Research shows that to get every child reading and spelling we need to teach phonics with a systematic and explicit approach. In the United Kingdom this approach is known as synthetic phonics. We’re a global team, but it’s the UK’s recommendations that have informed Phonics Hero; it’s thorough, comprehensive and well-tested.
Synthetic phonics is a strange, technical name that has nothing to do with being artificial! The ‘synthetic’ name comes from the synthesising or blending of sounds to make a word and enable children to read. The teaching reading and spelling with synthetic phonics will have the following characteristics:
The English language has 26 letters but 44 unique sounds, each with lots of different ways to spell them. A synthetic phonics approach will teach these 44 sounds from the simple to the more complicated logic.
First off, children are taught that each alphabet letter has its own unique sound. For example:
Once children have this concept, the logic is made a little harder. Two (or sometimes three) letters can also come together to make a new sound. For example:
The next layer of complexity is where you really start to see spelling improve. Children learn that a sound can be represented in many ways. For example the /ee/ sound:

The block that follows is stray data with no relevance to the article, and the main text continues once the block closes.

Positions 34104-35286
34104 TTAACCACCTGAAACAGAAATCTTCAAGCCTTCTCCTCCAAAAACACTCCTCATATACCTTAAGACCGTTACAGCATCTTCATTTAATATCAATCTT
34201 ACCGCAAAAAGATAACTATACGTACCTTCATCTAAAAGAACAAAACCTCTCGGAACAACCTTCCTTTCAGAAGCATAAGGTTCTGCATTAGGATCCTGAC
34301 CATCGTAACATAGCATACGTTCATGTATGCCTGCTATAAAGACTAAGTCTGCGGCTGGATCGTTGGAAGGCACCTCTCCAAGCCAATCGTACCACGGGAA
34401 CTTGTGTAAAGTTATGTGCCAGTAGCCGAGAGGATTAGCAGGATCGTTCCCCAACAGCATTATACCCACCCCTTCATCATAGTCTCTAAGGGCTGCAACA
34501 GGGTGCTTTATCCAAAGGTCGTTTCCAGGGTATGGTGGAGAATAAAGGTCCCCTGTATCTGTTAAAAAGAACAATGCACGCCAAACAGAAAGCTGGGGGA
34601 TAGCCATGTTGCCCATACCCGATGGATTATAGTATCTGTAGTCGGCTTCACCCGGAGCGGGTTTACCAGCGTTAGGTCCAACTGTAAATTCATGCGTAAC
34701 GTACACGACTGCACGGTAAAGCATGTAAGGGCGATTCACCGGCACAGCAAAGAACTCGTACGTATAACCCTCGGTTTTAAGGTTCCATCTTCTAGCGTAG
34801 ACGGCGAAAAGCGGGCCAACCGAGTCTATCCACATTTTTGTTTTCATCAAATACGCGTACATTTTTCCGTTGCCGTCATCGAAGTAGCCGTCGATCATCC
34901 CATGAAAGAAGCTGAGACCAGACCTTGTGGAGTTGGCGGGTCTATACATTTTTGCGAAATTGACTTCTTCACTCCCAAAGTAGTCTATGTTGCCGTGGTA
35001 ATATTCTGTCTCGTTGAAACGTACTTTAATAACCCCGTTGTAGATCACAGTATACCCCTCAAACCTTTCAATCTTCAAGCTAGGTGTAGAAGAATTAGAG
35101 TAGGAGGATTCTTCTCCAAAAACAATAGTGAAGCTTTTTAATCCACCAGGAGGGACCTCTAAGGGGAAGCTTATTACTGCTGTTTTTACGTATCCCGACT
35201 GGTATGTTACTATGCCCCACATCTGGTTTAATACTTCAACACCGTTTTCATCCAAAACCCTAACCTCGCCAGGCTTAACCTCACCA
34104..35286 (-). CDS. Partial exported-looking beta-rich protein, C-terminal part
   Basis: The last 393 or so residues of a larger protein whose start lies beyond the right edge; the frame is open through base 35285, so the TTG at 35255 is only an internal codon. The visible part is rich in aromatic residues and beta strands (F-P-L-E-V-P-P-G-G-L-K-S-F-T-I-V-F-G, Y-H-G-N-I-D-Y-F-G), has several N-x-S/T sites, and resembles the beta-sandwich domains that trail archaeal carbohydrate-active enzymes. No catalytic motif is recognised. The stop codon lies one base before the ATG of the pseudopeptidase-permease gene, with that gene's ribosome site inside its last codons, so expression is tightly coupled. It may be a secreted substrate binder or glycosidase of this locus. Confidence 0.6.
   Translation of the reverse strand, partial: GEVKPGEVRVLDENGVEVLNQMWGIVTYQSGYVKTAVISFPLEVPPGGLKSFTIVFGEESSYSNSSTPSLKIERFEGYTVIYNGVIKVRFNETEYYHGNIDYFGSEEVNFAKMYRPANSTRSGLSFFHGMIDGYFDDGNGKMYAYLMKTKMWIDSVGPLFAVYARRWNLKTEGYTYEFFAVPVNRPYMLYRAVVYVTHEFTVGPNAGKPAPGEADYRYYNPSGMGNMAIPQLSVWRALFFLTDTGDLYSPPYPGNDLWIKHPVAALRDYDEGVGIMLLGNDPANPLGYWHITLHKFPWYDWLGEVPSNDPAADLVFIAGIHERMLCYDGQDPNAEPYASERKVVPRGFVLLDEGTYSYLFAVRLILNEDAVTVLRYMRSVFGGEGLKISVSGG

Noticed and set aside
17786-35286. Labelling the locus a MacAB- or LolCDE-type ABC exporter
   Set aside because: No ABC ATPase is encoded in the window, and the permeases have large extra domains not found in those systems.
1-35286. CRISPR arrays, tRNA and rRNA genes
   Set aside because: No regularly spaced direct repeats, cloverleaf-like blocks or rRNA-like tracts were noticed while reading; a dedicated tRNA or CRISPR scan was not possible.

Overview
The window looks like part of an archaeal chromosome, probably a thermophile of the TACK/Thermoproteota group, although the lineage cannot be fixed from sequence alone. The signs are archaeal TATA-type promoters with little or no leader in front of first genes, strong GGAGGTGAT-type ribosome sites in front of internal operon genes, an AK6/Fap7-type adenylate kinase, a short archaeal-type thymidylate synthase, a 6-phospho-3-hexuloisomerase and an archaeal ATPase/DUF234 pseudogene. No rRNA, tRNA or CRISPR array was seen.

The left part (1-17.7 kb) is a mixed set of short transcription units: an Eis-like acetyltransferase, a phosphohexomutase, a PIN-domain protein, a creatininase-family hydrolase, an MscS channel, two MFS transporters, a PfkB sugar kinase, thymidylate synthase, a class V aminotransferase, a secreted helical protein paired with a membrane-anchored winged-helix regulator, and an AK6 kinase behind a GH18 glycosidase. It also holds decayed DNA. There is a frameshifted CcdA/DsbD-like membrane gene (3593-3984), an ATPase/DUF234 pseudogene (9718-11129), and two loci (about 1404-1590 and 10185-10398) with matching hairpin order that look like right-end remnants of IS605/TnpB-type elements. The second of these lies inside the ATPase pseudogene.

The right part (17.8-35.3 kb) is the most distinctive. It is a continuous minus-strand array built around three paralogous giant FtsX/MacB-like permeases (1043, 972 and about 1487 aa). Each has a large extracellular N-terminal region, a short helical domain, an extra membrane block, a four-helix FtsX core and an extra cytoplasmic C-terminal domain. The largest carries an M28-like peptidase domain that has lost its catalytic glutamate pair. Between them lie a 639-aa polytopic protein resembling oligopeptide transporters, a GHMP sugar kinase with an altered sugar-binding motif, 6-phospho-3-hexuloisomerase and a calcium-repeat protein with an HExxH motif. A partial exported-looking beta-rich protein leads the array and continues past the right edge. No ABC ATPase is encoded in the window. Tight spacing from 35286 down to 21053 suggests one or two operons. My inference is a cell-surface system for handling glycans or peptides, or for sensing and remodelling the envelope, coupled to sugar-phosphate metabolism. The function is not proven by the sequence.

Finally, children will learn that a letter or group of letters can represent different sounds. For example:
As soon as children have learned between 6-8 alphabet sounds, they must start blending to read words. Many programs will wait until children know all 26 alphabet sounds. This is completely unnecessary – it should be done much earlier. By doing it earlier, we demonstrate to children why we are learning the sounds; to blend words to read.
The process of reading involves decoding or ‘breaking’ words into separate sounds, which can then be blended together to read an unknown word. Children tackle each word with four steps:
The process of spelling is the reverse to reading. It requires children to identify the sounds in a word and then to match a letter (or letters) with that sound to essentially ‘make’ the word. This takes a five step process:
Let’s assume that children have learned eight sounds:
The texts children practise and apply their knowledge with, should only use the sounds the children have been taught. Many phonics books and apps make the mistake of giving words which, yes, are simple and use the target sound, but throw in sounds which the children simply have not learned yet. For example:
The /oo/ in ‘moon’, the /u/ in ‘mud’ and the /e/ in ‘men’ haven’t been taught yet (remember the child has only learned: satpinmd, so far). It is therefore unfair to expect a child to read these words if they don’t have the knowledge of all the sounds. In synthetic phonics, children only read words which use the sounds they have learned – they will be entirely decodable. Look at all the words they could read with only these 8 sounds:
For more reading on synthetic phonics, check out: